Pros And Cons Of Seller Financing For Business

Pros And Cons Of Seller Financing For Business

An all-cash purchase can be ideal when plenty of strategic buyer capital is in the market. However, when private equity is in short supply, alternative types of financing, such as seller financing, are the best bet when acquiring small to medium businesses with less than $2 million annual turnover. Let’s explore the many pros and cons of seller financing business from the sellers’ and buyers’ perspectives.

According to industry statistics, 80% of small business sales involve seller financing. So, what would drive a seller to take less than 100% cash at closing for a business they have poured their blood, sweat, and tears into? 

Seller Financing Pros For Sellers:

Guaranteed income

In a seller financing contract, the seller dictates the repayment terms. These payments are made monthly, allowing the seller to get significant ROI. For instance, with a 10% interest rate and a 5-year amortization, a seller can potentially earn an extra return of $50,000 or $60,000 for every $500,000 financed.

Potential tax benefits

Selling a business triggers a long-term capital gain for the seller, and federal capital gains taxes soon follow. This tax, which can be as high as 20% of the sale price, reduces the net income from the sale price. 

Most seller financing payments average 5 years with a high of 10 years plus a balloon payment at the maturity date. Conversely, receiving a lump sum from selling a business pushes the seller to a higher tax bracket. Spreading payments may reduce this possibility.

Seller Financing Cons For Sellers:

Risk of default

The business may face foreclosure if the buyer defaults on their loan payment. To make matters worse, the seller has no collateral for such a scenario. The only recourse for the seller is to sue the buyer, which can be lengthy and costly.

Less return upfront

Seller-financing contract deals usually attract higher prices, the problem is, that they generate less immediate cash at closing. If you as the seller need the lump sum cash to pay off debts or to make other investments, then seller financing might not be the right fit for you.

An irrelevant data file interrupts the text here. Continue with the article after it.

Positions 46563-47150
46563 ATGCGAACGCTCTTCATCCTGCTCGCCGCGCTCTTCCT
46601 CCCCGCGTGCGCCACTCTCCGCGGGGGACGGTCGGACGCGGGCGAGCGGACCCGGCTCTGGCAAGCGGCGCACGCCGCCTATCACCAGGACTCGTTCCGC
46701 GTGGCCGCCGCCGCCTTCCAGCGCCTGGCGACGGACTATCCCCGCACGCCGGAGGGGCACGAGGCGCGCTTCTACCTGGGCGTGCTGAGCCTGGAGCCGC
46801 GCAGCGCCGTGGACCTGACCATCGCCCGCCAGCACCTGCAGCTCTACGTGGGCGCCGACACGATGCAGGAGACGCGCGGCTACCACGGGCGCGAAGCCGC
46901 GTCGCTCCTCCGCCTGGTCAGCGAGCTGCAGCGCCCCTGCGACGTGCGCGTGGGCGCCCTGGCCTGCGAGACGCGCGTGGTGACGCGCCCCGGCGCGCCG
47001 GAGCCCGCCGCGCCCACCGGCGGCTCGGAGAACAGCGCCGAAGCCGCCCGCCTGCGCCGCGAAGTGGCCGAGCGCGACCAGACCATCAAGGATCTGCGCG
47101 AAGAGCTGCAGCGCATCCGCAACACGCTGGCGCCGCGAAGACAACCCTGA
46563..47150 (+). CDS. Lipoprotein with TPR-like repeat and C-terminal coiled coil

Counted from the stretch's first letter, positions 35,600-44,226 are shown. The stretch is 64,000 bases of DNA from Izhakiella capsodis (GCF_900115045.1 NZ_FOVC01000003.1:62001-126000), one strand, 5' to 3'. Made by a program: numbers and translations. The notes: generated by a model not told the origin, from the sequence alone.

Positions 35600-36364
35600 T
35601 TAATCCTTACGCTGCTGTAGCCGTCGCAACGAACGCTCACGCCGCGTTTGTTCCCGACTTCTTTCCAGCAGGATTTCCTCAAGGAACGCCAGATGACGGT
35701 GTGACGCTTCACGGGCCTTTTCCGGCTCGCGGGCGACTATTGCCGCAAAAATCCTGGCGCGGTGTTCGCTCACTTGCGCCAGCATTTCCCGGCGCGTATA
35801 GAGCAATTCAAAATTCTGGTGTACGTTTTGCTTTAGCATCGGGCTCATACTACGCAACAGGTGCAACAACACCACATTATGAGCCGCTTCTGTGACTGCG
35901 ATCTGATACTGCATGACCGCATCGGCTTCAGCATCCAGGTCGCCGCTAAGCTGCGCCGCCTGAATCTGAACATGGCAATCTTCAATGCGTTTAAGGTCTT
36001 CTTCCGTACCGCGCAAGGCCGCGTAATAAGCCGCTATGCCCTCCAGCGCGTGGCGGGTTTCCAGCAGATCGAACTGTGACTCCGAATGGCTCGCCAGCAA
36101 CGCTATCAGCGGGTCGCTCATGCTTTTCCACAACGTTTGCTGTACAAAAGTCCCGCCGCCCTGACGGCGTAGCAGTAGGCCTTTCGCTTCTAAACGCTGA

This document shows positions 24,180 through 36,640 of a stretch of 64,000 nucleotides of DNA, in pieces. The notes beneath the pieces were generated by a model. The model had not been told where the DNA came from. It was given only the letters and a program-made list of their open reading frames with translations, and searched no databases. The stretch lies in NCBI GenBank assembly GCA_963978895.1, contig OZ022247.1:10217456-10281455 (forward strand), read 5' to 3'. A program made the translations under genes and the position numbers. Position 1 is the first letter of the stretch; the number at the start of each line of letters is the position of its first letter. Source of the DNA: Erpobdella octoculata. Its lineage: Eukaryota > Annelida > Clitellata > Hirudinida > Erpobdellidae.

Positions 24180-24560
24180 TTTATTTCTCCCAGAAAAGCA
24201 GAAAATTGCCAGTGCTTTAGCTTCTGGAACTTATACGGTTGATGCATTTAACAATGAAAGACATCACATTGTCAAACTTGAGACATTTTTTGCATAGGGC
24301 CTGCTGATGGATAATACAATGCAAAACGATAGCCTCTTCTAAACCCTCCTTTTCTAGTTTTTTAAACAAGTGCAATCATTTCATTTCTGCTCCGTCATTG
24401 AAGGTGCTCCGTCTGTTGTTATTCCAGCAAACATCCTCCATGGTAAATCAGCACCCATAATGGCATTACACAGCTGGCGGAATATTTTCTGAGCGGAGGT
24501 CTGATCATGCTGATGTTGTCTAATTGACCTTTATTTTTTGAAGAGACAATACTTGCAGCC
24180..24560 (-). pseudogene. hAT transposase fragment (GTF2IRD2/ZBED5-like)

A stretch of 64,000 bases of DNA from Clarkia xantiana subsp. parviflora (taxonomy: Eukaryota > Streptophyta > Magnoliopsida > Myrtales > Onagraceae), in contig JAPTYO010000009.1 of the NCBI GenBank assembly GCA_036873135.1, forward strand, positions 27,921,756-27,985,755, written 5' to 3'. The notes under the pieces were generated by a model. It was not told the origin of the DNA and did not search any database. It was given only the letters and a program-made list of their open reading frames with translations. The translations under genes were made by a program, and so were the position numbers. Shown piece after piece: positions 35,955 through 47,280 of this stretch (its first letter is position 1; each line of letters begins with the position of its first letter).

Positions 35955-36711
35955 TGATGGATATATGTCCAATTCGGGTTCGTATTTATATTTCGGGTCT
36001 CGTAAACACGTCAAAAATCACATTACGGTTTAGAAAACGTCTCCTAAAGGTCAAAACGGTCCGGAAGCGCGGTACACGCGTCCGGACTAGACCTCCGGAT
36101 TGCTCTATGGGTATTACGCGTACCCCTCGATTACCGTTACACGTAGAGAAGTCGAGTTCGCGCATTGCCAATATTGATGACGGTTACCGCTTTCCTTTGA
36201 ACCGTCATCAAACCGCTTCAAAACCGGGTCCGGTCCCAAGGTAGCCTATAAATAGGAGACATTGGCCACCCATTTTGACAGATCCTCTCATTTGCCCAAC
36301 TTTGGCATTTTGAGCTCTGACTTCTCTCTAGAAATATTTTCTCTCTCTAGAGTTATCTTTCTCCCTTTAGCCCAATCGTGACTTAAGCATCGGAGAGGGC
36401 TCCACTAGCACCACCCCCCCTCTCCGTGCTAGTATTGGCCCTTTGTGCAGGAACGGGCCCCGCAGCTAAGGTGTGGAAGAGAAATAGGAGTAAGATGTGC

Pros For Buyers:

Less risk

Brian Slipka, a Forbes Council member, says that buyers consider owner financing a less risky investment strategy.  According to him, seller financing indicates the seller believes in the business’s long-term success. 

He adds that buyers are more willing to pay a higher premium for the business when they perceive less risk and growth potential.

Relaxed qualification standards 

Seller financing business buyers more lenient terms of financing than traditional banks would have. The terms of seller financing are also more flexible and agreeable. Also, sellers typically charge interest rates well below bank rates and with far longer amortization.

Seller Financing Cons For Buyers:

Conflict of interest

Suppose the seller isn’t comfortable with the buyer’s management style or doesn’t want to transfer the business to the new owner permanently. In this case, a conflict of interest may interfere with the business’s operations.

Risk of losing the business

If you fail to make your payments, you can lose the business. This is because a seller may accelerate the process of taking back the business, faster than a traditional lender. After all, they have the expertise to operate it. 


Seller financing for businesses presents unique opportunities and challenges. If you opt for this financing model, you need to weigh its upsides and downsides to realize a meaningful return on your investment.

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